My First Run – Starting to Feel Normal Again

Six months after experiencing sudden sensorineural hearing loss in my left ear I decided I was ready to go for a run. My body had been through a lot during the past few months. The hearing loss had been a shock. I had felt frightened and helpless. My body had felt like a vessel used for experimentation; exploring the effects of different types of drugs on my condition: anti-inflammatories, nasal sprays, intravenous steroids, intravenous anti-viral medication, injections of steroids through my eardrum and different types of vasodilators. My body had felt delicate and vulnerable; I had experienced side effects of weakness, loss of weight, low blood pressure, tiredness and dizziness. But enough was enough; I wanted to start to feel more normal again. I love running. Running always makes me feel happy. It makes me feel strong. It is also a time where I can completely forget about any worries or unwanted thoughts. I wanted to switch off from the recent past.

I had asked my chiropractor, the week before, as to whether he would recommend that I start running again. I remembered that, when I first met him, nearly 4 months ago, he had asked about what kind of exercise I did. Due to the problems I was having with my neck, he had encouraged me to take a rest from running until my neck was feeling better. At this time, I was also dizzy and taking medicine that my body was struggling with, and so didn’t feel strong enough to able to go running anyway. Yet now I wasn’t too dizzy and I wanted to feel stronger. I missed running and thought it might help cheer me up, and help me on my road to recovery. It was also another thing that I would be able to do for the first time with unilateral hearing – another experience to say I have tried, since living with single-sided deafness.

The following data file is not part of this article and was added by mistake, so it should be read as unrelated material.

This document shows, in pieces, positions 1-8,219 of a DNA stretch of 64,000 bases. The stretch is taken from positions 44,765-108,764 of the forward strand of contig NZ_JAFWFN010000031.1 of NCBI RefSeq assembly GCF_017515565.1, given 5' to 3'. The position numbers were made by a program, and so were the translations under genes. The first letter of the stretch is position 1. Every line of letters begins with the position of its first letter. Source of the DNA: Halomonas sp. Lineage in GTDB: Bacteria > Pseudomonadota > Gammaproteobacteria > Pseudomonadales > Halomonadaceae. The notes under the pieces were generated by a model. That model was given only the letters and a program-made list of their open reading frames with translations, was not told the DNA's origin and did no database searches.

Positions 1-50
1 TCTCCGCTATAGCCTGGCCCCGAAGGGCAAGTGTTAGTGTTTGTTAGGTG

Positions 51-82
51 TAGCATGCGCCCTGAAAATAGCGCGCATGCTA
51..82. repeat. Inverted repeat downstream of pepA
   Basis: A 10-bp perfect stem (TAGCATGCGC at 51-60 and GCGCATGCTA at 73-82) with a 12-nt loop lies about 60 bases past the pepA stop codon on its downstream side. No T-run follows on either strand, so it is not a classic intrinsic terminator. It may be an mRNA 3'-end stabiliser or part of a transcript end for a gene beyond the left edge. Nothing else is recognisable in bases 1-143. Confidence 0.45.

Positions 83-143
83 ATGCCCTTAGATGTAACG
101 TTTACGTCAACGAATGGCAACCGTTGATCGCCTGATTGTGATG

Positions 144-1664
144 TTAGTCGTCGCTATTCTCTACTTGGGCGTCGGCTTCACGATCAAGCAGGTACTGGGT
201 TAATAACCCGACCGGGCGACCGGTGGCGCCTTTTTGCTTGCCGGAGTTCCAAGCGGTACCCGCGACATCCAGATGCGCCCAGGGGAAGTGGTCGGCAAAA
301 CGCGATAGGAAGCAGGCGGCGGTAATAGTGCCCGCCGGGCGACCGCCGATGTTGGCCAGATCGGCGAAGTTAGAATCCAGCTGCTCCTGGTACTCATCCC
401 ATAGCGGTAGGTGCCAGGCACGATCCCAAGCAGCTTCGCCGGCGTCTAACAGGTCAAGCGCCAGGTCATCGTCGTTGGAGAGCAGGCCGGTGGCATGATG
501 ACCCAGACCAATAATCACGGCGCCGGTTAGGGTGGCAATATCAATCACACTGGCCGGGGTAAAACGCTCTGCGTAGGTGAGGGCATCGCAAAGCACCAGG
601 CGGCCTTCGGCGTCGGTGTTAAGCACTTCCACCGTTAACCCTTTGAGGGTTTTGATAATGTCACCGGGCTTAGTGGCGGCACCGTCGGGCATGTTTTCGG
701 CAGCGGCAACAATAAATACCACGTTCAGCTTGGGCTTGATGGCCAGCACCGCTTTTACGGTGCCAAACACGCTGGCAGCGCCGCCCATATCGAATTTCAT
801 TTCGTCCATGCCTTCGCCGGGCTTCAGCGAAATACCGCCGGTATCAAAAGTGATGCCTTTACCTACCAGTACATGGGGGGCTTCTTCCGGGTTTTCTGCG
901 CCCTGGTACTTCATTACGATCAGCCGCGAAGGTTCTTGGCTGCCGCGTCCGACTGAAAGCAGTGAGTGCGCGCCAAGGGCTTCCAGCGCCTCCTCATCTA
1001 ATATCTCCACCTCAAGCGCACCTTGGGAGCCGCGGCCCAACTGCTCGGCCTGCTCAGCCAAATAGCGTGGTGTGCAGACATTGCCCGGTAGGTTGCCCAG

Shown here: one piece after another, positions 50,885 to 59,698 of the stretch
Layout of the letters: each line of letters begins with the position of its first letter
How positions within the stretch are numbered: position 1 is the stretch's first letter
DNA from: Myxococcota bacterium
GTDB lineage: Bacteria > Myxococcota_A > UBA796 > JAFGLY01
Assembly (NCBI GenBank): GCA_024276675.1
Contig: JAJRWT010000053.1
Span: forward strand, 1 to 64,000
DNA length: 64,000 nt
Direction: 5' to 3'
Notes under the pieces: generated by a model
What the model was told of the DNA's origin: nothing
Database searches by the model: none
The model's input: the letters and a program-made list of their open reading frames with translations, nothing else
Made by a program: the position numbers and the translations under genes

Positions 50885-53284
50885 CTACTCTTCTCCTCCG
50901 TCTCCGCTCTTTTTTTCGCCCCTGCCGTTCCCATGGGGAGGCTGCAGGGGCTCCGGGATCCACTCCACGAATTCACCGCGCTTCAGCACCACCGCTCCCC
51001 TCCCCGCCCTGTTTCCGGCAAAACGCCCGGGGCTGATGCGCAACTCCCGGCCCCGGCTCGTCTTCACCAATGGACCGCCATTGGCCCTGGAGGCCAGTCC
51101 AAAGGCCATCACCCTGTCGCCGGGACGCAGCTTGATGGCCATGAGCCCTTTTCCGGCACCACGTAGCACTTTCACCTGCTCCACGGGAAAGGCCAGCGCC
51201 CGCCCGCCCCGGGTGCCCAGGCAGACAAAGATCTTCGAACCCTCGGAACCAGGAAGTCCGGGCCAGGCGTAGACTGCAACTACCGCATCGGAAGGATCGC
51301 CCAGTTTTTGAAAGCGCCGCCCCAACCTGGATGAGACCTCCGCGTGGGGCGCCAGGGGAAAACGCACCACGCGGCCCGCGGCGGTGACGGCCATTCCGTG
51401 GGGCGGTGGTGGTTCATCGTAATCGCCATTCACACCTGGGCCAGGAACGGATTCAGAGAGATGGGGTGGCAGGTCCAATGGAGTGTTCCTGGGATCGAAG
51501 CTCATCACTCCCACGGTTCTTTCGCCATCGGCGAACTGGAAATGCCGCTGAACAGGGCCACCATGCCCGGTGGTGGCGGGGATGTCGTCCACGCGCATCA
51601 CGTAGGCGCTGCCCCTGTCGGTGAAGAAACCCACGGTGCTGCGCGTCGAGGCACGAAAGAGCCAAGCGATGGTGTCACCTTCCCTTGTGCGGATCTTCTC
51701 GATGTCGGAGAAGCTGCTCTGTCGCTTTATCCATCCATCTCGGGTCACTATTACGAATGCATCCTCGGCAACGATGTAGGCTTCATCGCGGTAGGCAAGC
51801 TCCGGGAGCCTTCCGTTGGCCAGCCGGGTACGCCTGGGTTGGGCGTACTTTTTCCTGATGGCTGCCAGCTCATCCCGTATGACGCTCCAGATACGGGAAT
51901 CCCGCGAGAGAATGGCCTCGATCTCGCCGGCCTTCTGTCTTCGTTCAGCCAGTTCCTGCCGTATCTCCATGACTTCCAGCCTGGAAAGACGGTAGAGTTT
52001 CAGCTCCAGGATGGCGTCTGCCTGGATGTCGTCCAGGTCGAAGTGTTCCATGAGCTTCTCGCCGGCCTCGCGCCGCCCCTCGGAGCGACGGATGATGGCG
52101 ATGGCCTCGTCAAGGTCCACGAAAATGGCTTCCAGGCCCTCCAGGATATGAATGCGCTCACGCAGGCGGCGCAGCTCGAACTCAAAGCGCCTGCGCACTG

I waited for a few days after visiting my chiropractor, to go for my run. I wanted my first run to be on a sunny day. I wanted my first run to be a good run. I wanted to wake up, see the sunshine, and be spurred on by the beautiful Madrid weather, to go outside and have a go! I did exactly that. I had checked the weather forecast beforehand and it was going to be a nice day. I got out of bed when my boyfriend had left for work, and I rushed to the window. The sun was shining optimistically in the sky, and I decided today was the day.

Putting on my running clothes, I noticed how my body had changed since I had last worn them in the summer before I lost my hearing. My legs were thinner and my bottom was flatter and my stomach looked small and weak.

I walked briskly for 15 minutes to the nearby running track. It is difficult to run on the streets of Madrid as there are always lots of people around, even during the daytime. I didn’t want to feel vulnerable whilst stuck in the traffic of people. I enjoyed the sun and breathed the air; taking strong breaths to fill my lungs. I find that when I go running, I realize what a small part of my lungs I actually use during everyday activity. Shallow breathing is a habit of mine, as I am sure it is for many people. It’s almost like we forget to breathe, and it’s actually quite an effort to fill your lungs with every breath when you’re not used to doing it.